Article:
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Schenk's caddie on penalty: 'It's a caddie's worst nightmare'

Carens
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PALM BEACH GARDENS, Fla. – Adam Schenk said his caddie wasn’t lining him up in the video footage at the Honda Classic that led to his two-shot penalty for violating the new rule designed to prevent caddies from aligning players.

He said he was talking to his caddie about where to land the bunker shot he faced at the 17th green in Friday’s second round, the shot that led to the retroactive penalty, assessed 40 minutes before he teed it up in Saturday’s third round.

Mark Carens, Schenk’s caddie, said he moved behind Schenk to talk about the shot, because there was no other place to stand, with Schenk in the bunker and with the noise coming from the party pavilion making it difficult to converse from a distance.

“The intention was never to cheat,” Schenk said. “So, we were just talking about chunking it in front of us, or leaving it in the rough, or the bunker, so that's what we were talking about.”

Schenk made bogey there, but it was changed to a triple bogey before the third round began. Schenk said he was informed by a rules official on the driving range 40 minutes before he teed it up on Saturday. The official showed him the violation on an iPhone.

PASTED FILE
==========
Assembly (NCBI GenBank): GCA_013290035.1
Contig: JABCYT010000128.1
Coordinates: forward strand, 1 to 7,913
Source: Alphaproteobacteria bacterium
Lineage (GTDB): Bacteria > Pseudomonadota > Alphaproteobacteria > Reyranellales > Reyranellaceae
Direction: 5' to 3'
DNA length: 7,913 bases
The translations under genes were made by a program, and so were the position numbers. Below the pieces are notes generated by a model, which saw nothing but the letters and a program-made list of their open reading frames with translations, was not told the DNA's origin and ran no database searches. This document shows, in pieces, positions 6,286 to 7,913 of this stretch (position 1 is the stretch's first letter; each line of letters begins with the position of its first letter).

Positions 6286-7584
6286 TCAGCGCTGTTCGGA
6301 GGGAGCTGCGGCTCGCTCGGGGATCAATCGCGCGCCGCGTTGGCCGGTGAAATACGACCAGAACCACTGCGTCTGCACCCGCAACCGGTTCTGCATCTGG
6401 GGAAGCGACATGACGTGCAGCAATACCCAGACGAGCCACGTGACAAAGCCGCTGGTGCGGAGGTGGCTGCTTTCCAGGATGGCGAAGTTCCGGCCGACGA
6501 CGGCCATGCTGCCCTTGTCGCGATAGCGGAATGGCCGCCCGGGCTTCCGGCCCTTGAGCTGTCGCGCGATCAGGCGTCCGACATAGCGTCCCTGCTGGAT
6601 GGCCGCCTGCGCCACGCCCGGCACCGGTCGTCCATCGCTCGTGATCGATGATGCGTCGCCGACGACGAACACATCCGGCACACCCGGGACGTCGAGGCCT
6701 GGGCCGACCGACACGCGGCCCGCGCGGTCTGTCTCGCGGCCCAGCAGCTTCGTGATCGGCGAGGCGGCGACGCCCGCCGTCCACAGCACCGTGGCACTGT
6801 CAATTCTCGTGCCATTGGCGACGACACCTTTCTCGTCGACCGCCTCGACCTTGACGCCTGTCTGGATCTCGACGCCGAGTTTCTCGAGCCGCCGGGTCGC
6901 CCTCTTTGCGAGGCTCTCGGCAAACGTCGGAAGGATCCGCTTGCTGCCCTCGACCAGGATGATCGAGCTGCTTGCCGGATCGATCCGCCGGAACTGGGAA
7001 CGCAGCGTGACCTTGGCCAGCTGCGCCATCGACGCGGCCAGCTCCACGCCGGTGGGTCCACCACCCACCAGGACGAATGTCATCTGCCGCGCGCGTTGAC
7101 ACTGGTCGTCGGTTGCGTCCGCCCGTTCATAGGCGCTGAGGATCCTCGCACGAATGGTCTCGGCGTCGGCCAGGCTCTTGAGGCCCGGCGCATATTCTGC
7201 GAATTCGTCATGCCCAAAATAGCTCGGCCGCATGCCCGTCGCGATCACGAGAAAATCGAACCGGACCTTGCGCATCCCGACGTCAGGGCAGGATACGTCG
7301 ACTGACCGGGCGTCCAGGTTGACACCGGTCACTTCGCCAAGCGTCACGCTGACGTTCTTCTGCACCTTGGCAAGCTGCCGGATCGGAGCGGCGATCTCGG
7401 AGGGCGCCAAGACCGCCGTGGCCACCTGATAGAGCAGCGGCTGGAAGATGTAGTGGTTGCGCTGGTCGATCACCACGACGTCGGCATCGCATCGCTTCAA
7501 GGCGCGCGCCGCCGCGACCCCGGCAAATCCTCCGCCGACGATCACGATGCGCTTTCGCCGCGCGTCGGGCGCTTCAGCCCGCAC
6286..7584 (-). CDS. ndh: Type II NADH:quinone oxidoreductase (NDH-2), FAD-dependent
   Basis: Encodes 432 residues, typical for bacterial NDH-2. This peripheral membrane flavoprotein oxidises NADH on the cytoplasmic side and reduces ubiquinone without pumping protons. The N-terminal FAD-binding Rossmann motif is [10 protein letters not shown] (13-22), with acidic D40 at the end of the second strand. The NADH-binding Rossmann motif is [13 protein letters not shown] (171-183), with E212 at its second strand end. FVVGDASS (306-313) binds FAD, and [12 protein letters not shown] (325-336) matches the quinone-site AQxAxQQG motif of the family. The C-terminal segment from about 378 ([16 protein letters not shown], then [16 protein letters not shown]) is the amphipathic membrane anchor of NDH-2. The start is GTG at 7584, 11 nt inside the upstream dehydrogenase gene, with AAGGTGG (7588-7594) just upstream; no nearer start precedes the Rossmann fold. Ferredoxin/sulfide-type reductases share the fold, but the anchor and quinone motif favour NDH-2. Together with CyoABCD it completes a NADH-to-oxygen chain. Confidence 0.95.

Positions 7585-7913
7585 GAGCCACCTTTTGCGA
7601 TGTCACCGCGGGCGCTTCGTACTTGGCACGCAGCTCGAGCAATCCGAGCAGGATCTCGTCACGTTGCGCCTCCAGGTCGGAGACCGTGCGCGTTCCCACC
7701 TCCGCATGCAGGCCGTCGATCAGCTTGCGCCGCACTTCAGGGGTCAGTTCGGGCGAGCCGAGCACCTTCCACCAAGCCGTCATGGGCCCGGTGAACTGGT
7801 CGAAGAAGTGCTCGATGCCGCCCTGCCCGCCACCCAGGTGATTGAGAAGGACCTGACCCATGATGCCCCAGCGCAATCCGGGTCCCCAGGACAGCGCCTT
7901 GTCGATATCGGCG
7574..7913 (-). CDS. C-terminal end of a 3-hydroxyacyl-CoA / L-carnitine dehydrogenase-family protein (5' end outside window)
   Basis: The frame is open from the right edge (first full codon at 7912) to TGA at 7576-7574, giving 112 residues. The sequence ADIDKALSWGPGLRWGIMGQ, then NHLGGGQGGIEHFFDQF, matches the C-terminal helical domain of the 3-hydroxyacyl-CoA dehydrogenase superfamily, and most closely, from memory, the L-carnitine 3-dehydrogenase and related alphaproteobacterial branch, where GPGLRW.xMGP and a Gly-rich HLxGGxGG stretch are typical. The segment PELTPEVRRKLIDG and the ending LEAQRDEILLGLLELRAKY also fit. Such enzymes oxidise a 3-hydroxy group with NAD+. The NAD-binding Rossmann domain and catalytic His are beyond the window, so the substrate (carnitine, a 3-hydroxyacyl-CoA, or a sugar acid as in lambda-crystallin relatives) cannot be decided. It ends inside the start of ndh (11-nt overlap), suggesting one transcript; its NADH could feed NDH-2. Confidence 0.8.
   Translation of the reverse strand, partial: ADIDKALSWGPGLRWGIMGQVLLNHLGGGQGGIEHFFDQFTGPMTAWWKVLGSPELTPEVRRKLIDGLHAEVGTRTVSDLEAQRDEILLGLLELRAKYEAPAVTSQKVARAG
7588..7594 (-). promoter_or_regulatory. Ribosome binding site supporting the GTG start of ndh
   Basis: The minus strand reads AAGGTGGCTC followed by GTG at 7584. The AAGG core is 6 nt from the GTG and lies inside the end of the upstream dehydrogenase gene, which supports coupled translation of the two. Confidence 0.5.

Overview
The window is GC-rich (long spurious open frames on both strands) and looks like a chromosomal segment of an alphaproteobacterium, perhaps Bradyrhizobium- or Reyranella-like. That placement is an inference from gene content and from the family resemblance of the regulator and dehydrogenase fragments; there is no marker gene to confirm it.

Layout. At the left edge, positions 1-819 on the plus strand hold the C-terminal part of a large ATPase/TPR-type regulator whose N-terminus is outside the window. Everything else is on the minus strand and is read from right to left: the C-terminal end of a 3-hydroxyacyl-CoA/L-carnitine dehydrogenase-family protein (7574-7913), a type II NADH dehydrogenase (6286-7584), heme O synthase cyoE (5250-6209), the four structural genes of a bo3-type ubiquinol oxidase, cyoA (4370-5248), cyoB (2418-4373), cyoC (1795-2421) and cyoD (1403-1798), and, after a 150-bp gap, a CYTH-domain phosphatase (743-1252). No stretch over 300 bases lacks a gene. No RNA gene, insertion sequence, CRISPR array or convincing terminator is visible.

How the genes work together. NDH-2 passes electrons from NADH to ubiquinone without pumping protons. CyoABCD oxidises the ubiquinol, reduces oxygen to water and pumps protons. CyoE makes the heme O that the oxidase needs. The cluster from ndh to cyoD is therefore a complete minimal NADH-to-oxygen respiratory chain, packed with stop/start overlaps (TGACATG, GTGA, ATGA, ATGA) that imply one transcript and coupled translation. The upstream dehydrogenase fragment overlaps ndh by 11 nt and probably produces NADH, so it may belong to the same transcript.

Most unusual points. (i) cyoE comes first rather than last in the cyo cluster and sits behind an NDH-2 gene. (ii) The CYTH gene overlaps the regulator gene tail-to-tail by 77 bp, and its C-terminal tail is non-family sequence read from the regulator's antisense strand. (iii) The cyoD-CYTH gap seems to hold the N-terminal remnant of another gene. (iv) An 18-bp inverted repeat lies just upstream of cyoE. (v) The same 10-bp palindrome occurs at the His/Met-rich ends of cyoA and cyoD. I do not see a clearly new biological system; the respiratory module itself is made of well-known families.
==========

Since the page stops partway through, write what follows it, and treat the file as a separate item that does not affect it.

Schenk will begin Sunday’s final round three shots off the lead. He would be a shot back if not for the penalty.


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“I feel terrible,” Carens said. “It’s a caddie’s worst nightmare.”

How was the violation discovered? Schenk said he assumed it may have been discovered in the television broadcast, but he wasn’t certain. “It was brought to our attention,” a Tour spokesman said. The rules staff would provide no other details on the source of the discovery.

“The penalty occurred as a result of Adam’s caddie standing behind him once he took his stance, but not taking any action subsequently that would absolve him of penalty, for example backing out of his stance,” the PGA Tour said in a statement.

“It was just a really tough shot,” Carens said. “We were just talking about where to land it, to have the best chance to make four. 

“Where I was standing was really the only place I could, besides standing the bunker . . . It was really the only place I could talk with the people yelling.”

Carens was frustrated, believing the environment dictated where he needed to be to do his job.

“I don’t think it’s fair,” he said.

Rule 10.2b(4) is a new rule restricting where a caddie can stand behind a player. Controversies over its enforcement created a player backlash early this season. After Denny McCarthy was penalized for a clearly unintentional violation at the Waste Management Phoenix Open four weeks ago, the PGA Tour took the unusual step of rescinding the penalty a day later. The USGA and R&A then suspended the rule, until clarifying a few days later. The clarification was designed to prevent penalties for caddies standing behind their players without “deliberate” intent to align them.

“I was upset,” Schenk said when asked how he reacted to news he was being penalized. “I felt like I was polite. But I was just asking questions, and after a couple questions I was just like, I'm just going to get a two-shot penalty, so I might as well just go warm up . . .

“I just tried to put it out of my mind.”

Schenk shot a 68 Saturday.